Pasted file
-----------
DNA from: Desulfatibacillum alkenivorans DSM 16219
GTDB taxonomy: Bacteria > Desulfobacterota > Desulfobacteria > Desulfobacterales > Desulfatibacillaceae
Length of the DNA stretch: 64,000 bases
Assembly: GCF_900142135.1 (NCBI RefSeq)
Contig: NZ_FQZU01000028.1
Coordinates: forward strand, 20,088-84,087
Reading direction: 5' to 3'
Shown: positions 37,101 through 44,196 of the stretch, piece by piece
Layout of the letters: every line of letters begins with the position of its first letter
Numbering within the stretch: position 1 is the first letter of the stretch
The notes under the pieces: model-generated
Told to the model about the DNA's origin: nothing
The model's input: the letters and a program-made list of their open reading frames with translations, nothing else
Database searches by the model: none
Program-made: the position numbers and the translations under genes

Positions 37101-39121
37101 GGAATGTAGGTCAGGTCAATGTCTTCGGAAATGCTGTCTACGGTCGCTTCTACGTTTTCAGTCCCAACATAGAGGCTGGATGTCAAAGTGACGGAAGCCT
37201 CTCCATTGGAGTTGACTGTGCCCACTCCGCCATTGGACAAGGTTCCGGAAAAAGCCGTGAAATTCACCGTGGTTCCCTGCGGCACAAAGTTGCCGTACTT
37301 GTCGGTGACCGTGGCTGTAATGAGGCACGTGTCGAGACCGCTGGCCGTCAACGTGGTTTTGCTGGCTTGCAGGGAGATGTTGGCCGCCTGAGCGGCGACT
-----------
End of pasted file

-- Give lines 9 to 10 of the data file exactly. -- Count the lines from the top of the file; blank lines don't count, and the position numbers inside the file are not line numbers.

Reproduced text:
Layout of the letters: every line of letters begins with the position of its first letter
Numbering within the stretch: position 1 is the first letter of the stretch